May 11, 2006
Another Crack in the Government Regulation of Beer and Wine Sales
Anyone in the securities business should note the disastrous effects of the public regulation of the distribution of beer and wine sales. The muli-tiered state government regulation of beer and wine sales came in 1933, after the repeal of Prohibition, and has limited competition ever since -- to the benefit of distributors (who have huge price markups) and to the disadvantage of consumers. A Supreme Court decision based on the Commerce Clause and a new federal district court decision in Washington based on the Supremacy Clause of the federal constitution have declared parts of the traditional state regulation illegal. The federal district court decision is, in some ways, more powerful, as it imposed federal anti-trust rules on the states. If the district court decision survives the appeal process, it could pave the way for broad attacks on most state's regulations. The decision is admittedly on shaky grounds. The real education, however, is in the effect of large scale public regulation of a sales market -- it protects those who sell, not those who buy. The SEC should take note.
The Chairman of the Securities and Exchange Commission, Christopher Cox, said at a Washington conference yesterday that Section 404 of Sarbanes-Oxley has not worked as anticipated and the SEC was working to get the "law right...sooner rather than later." The acting chair of the PCAOB, Bill Gradison, noted that his board is attempting to make the Section "scalable" to the size of a publicly traded business.
The modification is inevitable as the Section has imposed much larger than anticipated auditing costs on publicly traded companies in the United States. Any delay just allows the excessive costs to accumulate.
May 10, 2006
Two Republican Congressmen, Jim Demint and Tom Feeney, have introduced a bill to modify SOX permitting companies to "opt out" of Section 404. The bill directs the SEC to generate alternataive internal control requirements for such companies.
Jury Instructions in the Enron Case
The judge in the Lay and Skilling cases< Judge Sim Lake, has tentatively agreed to issue a jury instruction on the "ostrich defense." Juror can convict if a defendant was "deliberately ignorant" or "willfully blind" to criminal activity by subordinates. The defense is attempting to block the instruction, recognizing that it could make is easier for a jury to convict.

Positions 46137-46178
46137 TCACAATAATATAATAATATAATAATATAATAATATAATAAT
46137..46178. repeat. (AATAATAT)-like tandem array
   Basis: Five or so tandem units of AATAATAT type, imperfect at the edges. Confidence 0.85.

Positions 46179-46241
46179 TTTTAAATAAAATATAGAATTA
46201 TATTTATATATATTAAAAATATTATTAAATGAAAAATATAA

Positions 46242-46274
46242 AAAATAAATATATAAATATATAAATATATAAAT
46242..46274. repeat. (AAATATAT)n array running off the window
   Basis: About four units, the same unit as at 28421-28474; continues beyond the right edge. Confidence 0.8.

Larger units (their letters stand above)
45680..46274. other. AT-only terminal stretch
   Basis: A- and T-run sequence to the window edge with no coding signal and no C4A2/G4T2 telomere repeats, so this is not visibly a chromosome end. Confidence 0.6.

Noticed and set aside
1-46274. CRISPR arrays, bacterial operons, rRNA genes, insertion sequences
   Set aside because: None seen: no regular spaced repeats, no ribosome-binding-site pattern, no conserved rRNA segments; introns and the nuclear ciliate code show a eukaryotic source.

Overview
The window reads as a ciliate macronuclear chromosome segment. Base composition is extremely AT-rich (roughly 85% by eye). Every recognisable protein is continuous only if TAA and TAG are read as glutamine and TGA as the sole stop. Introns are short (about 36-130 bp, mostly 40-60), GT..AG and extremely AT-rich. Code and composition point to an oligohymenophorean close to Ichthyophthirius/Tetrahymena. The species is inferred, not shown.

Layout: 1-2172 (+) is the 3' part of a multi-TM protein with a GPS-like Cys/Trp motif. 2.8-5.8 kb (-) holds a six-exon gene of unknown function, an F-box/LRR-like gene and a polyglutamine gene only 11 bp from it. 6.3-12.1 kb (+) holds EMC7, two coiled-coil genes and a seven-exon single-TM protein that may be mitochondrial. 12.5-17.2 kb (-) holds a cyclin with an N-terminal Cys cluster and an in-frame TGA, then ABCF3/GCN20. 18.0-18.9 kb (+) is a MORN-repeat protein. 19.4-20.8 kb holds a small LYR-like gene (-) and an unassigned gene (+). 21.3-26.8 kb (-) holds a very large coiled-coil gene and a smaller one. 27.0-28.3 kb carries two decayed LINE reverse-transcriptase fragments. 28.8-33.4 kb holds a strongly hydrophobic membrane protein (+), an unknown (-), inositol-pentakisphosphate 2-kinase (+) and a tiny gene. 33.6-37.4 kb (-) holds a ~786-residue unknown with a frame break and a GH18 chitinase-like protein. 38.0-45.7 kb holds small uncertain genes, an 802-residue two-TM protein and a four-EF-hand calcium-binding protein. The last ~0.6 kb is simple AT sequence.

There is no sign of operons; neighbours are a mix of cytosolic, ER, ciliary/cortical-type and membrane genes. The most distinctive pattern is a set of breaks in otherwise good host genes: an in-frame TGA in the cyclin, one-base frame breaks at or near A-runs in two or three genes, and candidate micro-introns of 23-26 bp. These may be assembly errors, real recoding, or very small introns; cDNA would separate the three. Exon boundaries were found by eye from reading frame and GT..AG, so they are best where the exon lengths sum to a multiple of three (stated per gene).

Personal Trips on the Corporate Jet
The New York Times has been focusing on executive compensation for the past several years and one of the paper's pet peeves is a perk, using the corporate jet for personal matters. It is today's page one story by Geraldine Fabrikant. The lesson of the story is not excessive pay but how the true value of the perk is hidden from shareholders. A flight from New York City to West Palm Beach costs a company around $46,500 but the company need only disclose a cost of $16,500. Moreover, corporations have lost the tax deduction on the expense. The tax deduction on the same flight has dropped from $11,625 to $220, shifting more of the burden on the shareholders. The problem is not in the granting of the perk, as is suggested by Ms. Fabrikant, it is in the hiding of the true cost of the perk from the shareholders that must pay it. Disclose the true value of the perk to shareholders and then see if they will continue to pay for it. This is an illustration of the basic problem with excessive pay -- the accuracy of the public disclose of the true value and amount -- that the new SEC disclosure rules attempt to redress. Executive compensation package have grown very complex in part to hide the true value from shareholders.
May 8, 2006
Internal Control Reports Reflected in Stock Price
Research by Lord & Benoit LLC shows a correlation between stock price and clean internal controls reports. Companies that reported clean internal controls (no "weaknesses") beat the Russell 3000 share index by an average of ten percentage points over a two year period beginning in March 31, of 2004.. Those that showed weaknesses in both 04 and 05 showed stock prices losses of close to 6 percent over the same period. Section 404 (SOX) compliance is therefore giving the stock market more information on which to price stock.